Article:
Nanoscale delivery systems for cancer immunotherapy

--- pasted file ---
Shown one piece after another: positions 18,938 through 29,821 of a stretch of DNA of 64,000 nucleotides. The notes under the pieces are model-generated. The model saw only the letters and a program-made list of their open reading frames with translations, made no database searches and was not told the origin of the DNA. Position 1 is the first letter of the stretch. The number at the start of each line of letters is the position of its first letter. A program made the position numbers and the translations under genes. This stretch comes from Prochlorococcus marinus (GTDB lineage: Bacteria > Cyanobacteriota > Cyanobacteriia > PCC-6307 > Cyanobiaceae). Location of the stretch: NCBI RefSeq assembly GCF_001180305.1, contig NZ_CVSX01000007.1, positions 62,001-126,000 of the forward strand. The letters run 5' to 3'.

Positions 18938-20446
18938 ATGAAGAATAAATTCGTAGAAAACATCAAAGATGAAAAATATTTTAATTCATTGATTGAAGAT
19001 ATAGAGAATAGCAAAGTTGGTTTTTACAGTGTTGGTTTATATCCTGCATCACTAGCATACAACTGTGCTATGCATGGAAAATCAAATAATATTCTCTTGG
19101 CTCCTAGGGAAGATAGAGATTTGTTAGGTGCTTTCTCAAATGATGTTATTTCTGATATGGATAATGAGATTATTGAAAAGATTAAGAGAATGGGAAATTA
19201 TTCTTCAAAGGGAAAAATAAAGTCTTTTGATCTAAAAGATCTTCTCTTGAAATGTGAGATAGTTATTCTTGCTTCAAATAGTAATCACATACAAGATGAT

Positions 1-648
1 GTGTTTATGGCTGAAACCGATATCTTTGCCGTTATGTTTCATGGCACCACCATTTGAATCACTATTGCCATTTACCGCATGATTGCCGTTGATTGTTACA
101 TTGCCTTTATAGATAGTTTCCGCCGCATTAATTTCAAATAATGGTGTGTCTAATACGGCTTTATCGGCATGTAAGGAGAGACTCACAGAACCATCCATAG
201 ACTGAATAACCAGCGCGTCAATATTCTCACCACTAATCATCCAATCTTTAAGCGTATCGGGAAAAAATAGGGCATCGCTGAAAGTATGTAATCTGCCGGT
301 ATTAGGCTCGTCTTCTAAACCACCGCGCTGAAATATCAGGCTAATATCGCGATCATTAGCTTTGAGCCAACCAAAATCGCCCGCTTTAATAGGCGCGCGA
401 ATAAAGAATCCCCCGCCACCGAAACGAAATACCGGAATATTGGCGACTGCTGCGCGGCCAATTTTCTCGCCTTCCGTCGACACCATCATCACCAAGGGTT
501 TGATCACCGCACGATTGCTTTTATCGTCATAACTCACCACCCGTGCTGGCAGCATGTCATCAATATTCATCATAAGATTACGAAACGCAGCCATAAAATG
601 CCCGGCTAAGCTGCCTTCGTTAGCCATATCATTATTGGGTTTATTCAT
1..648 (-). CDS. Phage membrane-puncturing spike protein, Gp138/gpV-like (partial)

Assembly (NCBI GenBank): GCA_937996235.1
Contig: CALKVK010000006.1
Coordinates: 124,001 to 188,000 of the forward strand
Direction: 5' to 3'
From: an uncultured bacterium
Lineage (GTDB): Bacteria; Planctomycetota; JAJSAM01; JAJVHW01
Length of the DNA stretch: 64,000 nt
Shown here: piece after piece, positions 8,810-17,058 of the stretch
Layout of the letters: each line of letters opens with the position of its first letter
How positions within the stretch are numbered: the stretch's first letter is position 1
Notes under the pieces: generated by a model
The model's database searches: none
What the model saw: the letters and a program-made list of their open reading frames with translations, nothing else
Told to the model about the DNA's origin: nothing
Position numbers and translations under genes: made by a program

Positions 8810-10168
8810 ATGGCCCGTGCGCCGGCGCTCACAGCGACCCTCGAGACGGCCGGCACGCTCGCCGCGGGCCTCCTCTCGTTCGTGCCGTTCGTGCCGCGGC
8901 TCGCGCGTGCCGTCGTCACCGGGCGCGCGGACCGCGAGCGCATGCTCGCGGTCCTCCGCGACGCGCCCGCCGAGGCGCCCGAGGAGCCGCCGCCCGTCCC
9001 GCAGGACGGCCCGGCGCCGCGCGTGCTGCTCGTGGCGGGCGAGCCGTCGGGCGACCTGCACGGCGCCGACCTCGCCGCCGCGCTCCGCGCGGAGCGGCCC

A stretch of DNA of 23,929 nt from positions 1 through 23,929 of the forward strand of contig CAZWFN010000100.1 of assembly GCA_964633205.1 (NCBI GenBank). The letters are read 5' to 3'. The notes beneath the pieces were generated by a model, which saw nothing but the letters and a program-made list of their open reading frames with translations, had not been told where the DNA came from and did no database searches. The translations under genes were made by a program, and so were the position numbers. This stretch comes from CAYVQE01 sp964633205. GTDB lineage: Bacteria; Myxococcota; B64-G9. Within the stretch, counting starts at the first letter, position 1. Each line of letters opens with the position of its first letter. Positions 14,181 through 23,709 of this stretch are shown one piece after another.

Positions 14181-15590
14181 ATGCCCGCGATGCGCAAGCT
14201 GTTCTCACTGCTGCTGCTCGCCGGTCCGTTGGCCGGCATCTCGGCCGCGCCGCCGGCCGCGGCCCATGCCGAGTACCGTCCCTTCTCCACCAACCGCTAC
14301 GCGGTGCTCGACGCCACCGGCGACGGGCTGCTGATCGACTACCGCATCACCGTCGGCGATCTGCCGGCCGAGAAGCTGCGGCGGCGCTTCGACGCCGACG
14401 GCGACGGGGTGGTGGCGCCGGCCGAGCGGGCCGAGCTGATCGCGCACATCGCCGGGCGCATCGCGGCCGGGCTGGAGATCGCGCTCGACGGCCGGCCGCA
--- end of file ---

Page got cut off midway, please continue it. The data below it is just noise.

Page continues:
Increased understanding of tumor immunology has prompted rapid development of cancer immunotherapy in the past few years. The recent clinical success of immunotherapeutic approaches, such as immune checkpoint blockade and chimeric antigen receptor T cells, demonstrates their potential as a “cancer terminator”. Nevertheless, strategies to improve the overall efficiency and to reduce the side effects of immunotherapy are highly demanded. Nano-delivery systems hold great promise in biomedical applications due to their unique physiochemical properties and advantages in efficient tissue-specific delivery, enhanced cellular uptake and responsiveness to physiological and environmental stimuli. Immuno-nanomedicine opens a new field in cancer treatment and has attracted broad interest. In this review, we present recent advances in the field of cancer immunotherapy and focus on the nanocarrier-mediated delivery of immunomodulators as well as manipulation of immune cells. Applications of various types of nanomaterials (inorganic, polymers, liposomes, DNA-based, biomimetic and bio-derived nanoparticles) are summarized. Challenges and opportunities of nanovehicles in cancer immuno-oncology are also discussed.